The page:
Do not just turn it into a copy of your resume. Your profile should compliment your resume and provide information about you that doesn’t fit in a resume. Resumes are tailored to be consumed by HR systems and recruiters that focus on filtering resumes by keywords rather than the human factors that make you stand out. Your LinkedIn profile gives you a chance to complete the picture of who you are. It should tell a story, show your personality, and be interesting to read and draw in your audience. This style is catching on and I can tell you it works. Be very attentive to spelling, grammar and integrity. Would your previous employers agree with your descriptions? Have friends review it. For an example, check out my LinkedIn profile. You’re welcome to post a comment with your feedback.
2. Build your network.
Start with people you know well and have known professionally for a long time. Search possible connections by their name. Also browse the list of employees of companies where you have worked. Don’t forget to connect to your friends from outside of work too. High school and college friends, and friends from your social clubs. Just be careful of who you add to your network. Adding people you don’t really know devalues your network. When someone accepts your invitation, reply with a thank you and more details about your current status. If appropriate, ask them if they would like you to write a recommendation and ask them to make a recommendation for you. Remind them you are willing to help them if they need it. (It’s about what you give, not what you take.)
3. Advertise your profile.
Include the complete url in your resume, in your email signature, and in the body of your cover letter or cover email. If you don’t market yourself, who will?
4. Get acquainted with your network.
Every time you add someone to your network, read their profile. You probably only knew that person at one or two of their jobs. Take a moment to learn more about them. Then review their list of contacts for people you already know and would like to add to your network. Also look for people you want to meet. They may work in your field or they may work at a company you are interested in. Follow up on these leads promptly.
5. Monitor your network.
Your network is constantly growing even if you don’t add any first degree connections, second degree connections are being added all the time. Monitor your network updates.
6. Leverage your network.
This is why you have a network. Use it to keep in touch with friends. Help them when you can and is appropriate. Activate it when you need help. See my success stories in Part 2 for examples of how to do this.
7. Nurture your network.
Like a spider cares for its web so it doesn’t miss a meal, so too should you nurture your network so you do not miss an opportunity. Networking does not mean just having a large network of contacts. That’s like a power grid with no electricity. Networking is the act of communicating with contacts on some regular basis. So browse your contacts and email them or call them on occasion just to see how they are doing. Do not only make contact when you need a favor.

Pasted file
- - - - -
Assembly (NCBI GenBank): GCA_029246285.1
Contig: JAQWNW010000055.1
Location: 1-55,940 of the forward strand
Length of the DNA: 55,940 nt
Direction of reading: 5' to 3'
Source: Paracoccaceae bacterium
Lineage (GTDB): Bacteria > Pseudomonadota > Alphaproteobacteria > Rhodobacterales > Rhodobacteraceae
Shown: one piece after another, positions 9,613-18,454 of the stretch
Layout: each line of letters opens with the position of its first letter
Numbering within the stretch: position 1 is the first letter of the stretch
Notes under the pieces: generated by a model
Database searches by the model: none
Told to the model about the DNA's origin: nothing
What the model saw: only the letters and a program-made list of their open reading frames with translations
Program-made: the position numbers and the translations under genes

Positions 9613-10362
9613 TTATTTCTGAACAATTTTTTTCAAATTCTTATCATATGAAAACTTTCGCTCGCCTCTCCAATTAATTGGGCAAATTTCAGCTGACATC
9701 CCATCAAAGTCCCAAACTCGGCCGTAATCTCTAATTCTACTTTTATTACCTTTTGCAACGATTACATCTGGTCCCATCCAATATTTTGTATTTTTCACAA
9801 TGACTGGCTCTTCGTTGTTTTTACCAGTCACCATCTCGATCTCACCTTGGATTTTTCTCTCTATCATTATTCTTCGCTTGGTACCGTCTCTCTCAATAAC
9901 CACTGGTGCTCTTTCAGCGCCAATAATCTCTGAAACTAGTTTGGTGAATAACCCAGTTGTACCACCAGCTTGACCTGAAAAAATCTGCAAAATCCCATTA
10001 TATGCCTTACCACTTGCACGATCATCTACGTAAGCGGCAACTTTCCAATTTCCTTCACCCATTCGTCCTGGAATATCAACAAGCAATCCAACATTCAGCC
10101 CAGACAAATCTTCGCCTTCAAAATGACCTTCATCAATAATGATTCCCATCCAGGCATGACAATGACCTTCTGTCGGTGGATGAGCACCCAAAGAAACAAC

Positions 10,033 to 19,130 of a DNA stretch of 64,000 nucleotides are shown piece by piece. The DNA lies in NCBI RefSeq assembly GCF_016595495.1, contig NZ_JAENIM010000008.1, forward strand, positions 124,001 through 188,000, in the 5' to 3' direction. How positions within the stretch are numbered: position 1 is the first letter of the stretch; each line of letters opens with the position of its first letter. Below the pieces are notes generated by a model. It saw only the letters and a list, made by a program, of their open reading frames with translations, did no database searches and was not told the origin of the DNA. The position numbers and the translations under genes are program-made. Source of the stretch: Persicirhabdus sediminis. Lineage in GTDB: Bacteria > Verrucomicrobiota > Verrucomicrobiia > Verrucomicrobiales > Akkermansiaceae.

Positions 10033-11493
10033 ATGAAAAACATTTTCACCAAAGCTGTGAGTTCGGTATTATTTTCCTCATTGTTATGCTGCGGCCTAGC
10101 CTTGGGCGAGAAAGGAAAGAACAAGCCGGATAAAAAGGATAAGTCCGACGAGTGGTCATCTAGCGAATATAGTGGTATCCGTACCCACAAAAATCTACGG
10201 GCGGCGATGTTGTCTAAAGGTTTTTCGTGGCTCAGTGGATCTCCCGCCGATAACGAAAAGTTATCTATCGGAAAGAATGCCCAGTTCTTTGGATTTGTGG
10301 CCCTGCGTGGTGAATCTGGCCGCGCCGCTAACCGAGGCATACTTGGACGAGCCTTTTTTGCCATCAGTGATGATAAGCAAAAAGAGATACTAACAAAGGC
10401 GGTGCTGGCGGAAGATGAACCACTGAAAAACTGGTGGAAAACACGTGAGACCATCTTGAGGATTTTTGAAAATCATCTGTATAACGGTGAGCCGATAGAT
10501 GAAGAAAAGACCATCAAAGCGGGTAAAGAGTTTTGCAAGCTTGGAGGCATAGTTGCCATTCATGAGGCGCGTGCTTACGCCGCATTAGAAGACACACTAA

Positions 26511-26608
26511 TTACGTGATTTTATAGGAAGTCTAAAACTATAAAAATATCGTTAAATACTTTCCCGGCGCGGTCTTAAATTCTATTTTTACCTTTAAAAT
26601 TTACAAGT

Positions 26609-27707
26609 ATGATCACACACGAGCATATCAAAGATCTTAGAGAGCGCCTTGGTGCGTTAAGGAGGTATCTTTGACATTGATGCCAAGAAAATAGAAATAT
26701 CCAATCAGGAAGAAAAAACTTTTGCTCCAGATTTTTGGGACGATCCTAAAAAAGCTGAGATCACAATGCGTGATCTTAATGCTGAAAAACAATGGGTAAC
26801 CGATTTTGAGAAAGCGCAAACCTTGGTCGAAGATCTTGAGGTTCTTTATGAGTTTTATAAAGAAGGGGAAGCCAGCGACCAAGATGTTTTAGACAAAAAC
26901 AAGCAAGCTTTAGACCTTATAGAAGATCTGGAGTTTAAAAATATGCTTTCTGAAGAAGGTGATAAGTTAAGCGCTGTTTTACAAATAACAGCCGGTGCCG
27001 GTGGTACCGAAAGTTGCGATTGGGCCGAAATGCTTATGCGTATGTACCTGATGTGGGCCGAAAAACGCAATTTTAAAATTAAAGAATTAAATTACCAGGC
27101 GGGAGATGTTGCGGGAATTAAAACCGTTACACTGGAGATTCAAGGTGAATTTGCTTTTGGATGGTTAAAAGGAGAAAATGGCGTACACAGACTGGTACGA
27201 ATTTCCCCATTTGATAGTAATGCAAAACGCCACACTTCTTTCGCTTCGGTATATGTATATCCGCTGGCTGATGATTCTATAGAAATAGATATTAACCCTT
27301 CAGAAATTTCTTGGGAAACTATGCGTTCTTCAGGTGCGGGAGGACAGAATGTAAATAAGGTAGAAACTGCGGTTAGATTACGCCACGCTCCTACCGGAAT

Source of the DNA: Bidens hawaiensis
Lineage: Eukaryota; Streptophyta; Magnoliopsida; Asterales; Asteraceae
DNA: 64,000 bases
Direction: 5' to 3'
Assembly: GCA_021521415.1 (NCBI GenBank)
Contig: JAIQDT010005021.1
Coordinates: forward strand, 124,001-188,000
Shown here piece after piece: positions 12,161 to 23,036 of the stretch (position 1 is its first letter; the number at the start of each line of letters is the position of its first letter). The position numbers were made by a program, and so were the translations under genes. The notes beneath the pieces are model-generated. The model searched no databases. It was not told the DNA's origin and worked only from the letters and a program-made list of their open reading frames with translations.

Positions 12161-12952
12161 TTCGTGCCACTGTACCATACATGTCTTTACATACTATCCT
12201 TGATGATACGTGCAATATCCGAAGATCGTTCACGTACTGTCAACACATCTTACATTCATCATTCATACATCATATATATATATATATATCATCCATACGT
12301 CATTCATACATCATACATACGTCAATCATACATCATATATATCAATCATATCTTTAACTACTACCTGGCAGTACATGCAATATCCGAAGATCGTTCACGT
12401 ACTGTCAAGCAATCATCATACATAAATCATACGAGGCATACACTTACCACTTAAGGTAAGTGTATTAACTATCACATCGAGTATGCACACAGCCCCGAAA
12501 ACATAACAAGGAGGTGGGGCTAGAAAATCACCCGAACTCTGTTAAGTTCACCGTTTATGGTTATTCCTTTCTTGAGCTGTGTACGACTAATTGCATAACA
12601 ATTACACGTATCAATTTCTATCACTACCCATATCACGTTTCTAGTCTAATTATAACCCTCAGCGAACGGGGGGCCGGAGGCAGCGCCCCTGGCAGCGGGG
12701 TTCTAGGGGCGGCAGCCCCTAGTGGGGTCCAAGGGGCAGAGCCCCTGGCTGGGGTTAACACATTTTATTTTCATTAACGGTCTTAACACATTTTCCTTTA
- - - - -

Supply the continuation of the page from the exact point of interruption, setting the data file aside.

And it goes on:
8. Look beyond LinkedIn.
LinkedIn is a great tool to expose details about your connections that you would otherwise miss. But the vast majority of your network is not contained in your LinkedIn network. Apply these rules to all of your connections, not just those within LinkedIn and watch your world grow.
Coming up next: Part 2: Real life success stories using LinkedIn.
(Reposted from my BleedYellow blog of Sept 22)
In some Caribbean islands, they had introduced weasels to try to control the rat population. The only problem was that the weasels hunt during the day while the rats are active at night. Instead the weasels went after birds and other species and mostly left the rats alone. Well, targeting the new age of developers with free Lotus Notes Designer software is much the same.
While it is good that Lotus Notes Designer is free, what is the point if the people most likely to use it can’t? That’s right, they can’t use it. Why? Because they have Macs. Yes, at Bellevue College, right here in Microsoft land, at least 1/3 of the students working on a degree in web development own Macs. These people like public domain software. They use OpenOffice, iTunes, any browser except IE. These are the same people who jump for any software that DOESN’T come from Microsoft. Yes, so close, yet so far.
Do you think you know which technologies college students are using? Even in Redmond, WA, you might be surprised.
(Reposted from my BleedYellow blog on Sept 22)
I have seen numerous discussions about the need to draw “new blood” into the Lotus world and how college students are being groomed for Microsoft software. Well, as of this week I can declare myself an expert on this topic and give you real world, firsthand, personal experience. I just started taking classes this week at Bellevue College. It is in Bellevue, Washington, the “city” adjacent to Redmond, headquarters of Microsoft. I use quotes around the word “city” because it’s really just one continuous metropolitan area. City boundaries are rather irrelevant. Also, most of Microsoft’s recent expansion has actually been in Bellevue since they outgrew the Redmond campus.
These students live with Microsoft literally in their backyard and the live among friends and family who work there. So what would you expect these college students to favor for software? Consider this: in my web development class, half of the class of about 30 students balked when the teacher asked if it was OK to post assignments using Microsoft Word 2010. It isn’t that they have an old version of Office. It is that many of them have Macs. At least 10 said they use OpenOffice exclusively.
Walking into my web media class, I found a classroom filled with…Macs! The teacher comments “for those of you who don’t know how to use a Mac, you can reboot it to run Windows. Very few people took up the offer.
And what are they teaching? In one class, the teacher opened with a discussion of the history of the Internet. “Who created the Internet?” No one has the answer.* “Who created Windows?” Everyone knows the answer. “Which has had a bigger impact on your life?” the students chant a resounding “the Internet”. She points out what a travesty it is that the man who created the web, HTML, and the first web browser and then declared it public domain, free to all, would get such little fanfare.
Just today, at the beginning of class, my professor said shockingly, “Oh, is IE the only browser on this machine?” as he logged into the professor kiosk to begin his lecture.
Welcome to my new home. Please visit my original blog at BleedYellow to view earlier posts.
The purpose of this alternate blog from my blog at BleedYellow.com is in part a re-branding to be easier to find
(Notes Guy –> Lotus Guy).
The content will continue to be edgy, thought-provoking, and otherwise politically incorrect with technical tidbits thrown in for good measure. Wallflowers are welcome, but the value comes with dialog and collaboration, not monologue. So please join in.
And if you’re looking for an expert Domino system administrator, I am for hire.
David (The LOTUS NOTES Guy in Seattle)